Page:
ILEETA 2024: Tourniquet Application Under Threat

VirTra’s Lon Bartel taught trainers to be coaches, not instructors, during his ILEETA session on Tourniquet Application Under Threat.

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Trainers participate in a scenario that requires them first to apply a tourniquet, then stay in the fight and engage a threat during a VirTra simulation led by Lon Bartel.Trainers participate in a scenario that requires them first to apply a tourniquet, then stay in the fight and engage a threat during a VirTra simulation led by Lon Bartel.Wayne Parham

For officers, the ability to apply a tourniquet under threat not only can save their lives but it can also keep them in the fight. It is up to law enforcement trainers to help them prepare for just such a situation, according to Lon Bartel, director of training and curriculum for VirTra.

During the recent International Law Enforcement Educators and Trainers Association annual conference, Bartel used a VirTra simulator to teach class participants how to challenge their officers during tourniquet training scenarios. During his Tourniquet Application Under Threat session, he ran three stations and rotated officers through several evolutions, each bringing a new layer of challenge.

In the first evolution, three volunteers raced to see who could properly apply a tourniquet the fastest. There was no simulated threat at this point in the class, yet stress was created. That rivalry among peers while being watched by a roomful of fellow officers, according to Bartel, induced a little bit of stress.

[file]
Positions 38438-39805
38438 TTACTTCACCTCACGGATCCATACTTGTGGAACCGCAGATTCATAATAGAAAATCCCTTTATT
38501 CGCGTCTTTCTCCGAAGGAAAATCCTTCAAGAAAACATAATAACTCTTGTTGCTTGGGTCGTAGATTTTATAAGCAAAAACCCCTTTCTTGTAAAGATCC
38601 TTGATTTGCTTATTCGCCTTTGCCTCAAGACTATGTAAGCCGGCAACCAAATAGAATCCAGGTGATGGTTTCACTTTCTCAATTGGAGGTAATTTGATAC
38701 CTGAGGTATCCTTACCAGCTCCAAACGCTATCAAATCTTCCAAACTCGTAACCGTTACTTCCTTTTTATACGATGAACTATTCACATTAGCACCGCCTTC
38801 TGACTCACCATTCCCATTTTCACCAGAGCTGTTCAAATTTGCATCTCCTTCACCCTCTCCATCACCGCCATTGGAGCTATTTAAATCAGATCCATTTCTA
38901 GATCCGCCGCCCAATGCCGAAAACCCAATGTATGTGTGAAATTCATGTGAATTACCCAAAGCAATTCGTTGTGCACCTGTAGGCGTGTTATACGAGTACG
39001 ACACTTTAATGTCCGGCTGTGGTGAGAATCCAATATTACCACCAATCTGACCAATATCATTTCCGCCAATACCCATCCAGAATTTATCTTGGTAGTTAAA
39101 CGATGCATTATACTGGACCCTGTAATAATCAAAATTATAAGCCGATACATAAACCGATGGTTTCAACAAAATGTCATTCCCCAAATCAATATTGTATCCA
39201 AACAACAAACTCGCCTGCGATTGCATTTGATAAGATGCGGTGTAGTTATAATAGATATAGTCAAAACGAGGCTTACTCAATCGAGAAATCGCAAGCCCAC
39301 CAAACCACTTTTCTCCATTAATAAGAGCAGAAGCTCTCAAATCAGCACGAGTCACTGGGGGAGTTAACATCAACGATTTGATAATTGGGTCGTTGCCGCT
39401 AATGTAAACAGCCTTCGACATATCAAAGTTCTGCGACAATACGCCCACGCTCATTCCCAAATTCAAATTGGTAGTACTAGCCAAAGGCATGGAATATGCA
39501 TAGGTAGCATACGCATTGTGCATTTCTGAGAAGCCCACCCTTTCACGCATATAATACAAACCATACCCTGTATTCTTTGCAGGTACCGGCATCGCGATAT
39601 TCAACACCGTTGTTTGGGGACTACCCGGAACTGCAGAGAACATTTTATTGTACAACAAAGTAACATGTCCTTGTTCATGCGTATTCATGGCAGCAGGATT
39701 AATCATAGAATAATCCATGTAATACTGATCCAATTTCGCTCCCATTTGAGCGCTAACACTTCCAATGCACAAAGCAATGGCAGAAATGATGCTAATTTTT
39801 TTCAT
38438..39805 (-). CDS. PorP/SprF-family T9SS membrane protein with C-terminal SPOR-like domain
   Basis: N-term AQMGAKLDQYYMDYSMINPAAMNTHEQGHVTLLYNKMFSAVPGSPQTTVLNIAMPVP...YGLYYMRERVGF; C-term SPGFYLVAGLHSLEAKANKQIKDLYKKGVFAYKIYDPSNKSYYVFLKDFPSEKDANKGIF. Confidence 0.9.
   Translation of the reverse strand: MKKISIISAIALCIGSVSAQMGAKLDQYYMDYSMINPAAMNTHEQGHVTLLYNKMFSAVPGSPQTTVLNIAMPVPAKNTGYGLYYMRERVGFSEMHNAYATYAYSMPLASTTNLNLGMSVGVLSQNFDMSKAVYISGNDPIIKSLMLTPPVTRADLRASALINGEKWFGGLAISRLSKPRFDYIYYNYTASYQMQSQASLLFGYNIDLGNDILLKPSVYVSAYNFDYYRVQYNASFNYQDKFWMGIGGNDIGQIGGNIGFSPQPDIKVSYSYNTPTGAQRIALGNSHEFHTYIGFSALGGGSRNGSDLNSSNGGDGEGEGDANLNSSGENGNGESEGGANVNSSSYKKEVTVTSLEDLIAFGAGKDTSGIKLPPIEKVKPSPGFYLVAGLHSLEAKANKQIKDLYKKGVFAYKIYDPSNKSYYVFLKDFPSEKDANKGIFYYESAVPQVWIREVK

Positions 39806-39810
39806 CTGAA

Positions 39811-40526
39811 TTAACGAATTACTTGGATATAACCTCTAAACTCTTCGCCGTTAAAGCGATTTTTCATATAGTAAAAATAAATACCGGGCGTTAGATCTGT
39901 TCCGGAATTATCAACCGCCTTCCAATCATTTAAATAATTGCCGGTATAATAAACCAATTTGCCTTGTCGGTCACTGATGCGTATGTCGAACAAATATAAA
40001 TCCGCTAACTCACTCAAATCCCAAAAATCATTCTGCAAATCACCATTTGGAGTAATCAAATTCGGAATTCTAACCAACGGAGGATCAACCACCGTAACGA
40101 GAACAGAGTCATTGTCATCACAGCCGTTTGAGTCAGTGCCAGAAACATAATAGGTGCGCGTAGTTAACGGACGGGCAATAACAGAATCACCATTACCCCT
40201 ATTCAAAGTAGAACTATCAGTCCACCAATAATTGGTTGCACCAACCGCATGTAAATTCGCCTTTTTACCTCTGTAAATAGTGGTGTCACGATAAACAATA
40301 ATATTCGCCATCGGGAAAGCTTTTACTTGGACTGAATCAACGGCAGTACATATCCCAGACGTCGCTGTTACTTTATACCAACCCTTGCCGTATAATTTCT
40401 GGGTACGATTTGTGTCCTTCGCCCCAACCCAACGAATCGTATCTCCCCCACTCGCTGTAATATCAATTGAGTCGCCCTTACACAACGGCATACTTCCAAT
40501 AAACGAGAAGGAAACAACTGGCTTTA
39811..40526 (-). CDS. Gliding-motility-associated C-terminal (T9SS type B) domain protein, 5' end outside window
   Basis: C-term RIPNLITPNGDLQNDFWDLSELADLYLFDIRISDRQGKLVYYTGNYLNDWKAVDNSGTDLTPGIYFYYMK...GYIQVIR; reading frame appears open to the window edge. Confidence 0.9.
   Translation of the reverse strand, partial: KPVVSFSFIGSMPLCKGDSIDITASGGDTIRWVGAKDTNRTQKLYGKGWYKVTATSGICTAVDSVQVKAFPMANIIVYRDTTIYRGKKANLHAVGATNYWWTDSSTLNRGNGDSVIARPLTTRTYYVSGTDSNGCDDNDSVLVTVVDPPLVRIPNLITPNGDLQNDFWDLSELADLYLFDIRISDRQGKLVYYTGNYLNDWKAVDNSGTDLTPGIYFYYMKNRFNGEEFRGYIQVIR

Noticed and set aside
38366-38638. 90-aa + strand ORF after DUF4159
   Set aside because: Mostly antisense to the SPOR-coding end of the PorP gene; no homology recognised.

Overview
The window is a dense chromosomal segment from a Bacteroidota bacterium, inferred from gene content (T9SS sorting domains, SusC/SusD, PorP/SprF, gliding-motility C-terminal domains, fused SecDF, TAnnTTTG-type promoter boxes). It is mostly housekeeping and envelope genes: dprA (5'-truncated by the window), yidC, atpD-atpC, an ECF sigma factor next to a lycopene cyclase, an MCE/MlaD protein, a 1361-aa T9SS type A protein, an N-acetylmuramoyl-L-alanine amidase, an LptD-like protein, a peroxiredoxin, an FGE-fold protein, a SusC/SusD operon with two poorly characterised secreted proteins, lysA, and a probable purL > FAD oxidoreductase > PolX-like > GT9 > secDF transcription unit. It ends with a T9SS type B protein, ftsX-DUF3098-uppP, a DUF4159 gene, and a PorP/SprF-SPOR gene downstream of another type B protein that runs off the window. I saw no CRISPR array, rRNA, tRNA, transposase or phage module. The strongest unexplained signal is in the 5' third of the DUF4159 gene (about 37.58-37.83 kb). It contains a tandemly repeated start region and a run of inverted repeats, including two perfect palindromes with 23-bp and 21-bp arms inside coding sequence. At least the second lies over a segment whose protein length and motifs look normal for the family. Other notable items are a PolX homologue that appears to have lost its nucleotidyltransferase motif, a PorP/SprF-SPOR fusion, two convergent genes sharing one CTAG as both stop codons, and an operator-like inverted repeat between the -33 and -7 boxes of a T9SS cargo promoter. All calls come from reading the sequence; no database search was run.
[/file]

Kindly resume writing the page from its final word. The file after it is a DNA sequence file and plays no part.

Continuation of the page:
Starting with that small stress, trainers can ramp up the intensity, just as Bartel did in the following evolutions.

“When bad juju happens, what happens to the body's stress? I'm going to argue that stress is a context of the environment you perform in. It's part of it.” explained Bartel. “So, if you are not creating some level of elevation of arousal state, are you really training them to fight to compete to do what they need to do in that environment?”

 So, it is up to trainers to find some way to modulate the arousal state, the stress level, of the people they are training. A trainer need not be yelling in someone’s ear to induce stress, there are other ways, as Bartel had just demonstrated.

As the class moved into the second-round scenario, Bartel provided the class participants with a Glock and a simulated threat via the VirTra screen and system. For the sake of the training, each of the three officers who stepped to the front of the line were provided a chair in front of them to use as simulated cover. The seats of the chairs faced the officers, providing a shelf for their firearms while they applied a tourniquet.

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“The premise that we're going to use is at some point in time you caught a round, you already had your gun out, maybe that's the window that I'm going to create in this, we're going to have some level of what I call a fiction contract,” Bartel explained to the trainers. “And what I mean by that is we accept when we create a training environment there is some level of fiction that we have to accept, some level of make-believe.”

Each took a kneeling position behind a chair. From Bartel’s “Go” signal each officer was allowed 45 seconds to apply a tourniquet. In the first group of three, the primary arm was hit. There were things to decide, the trainees had to solve problems quickly.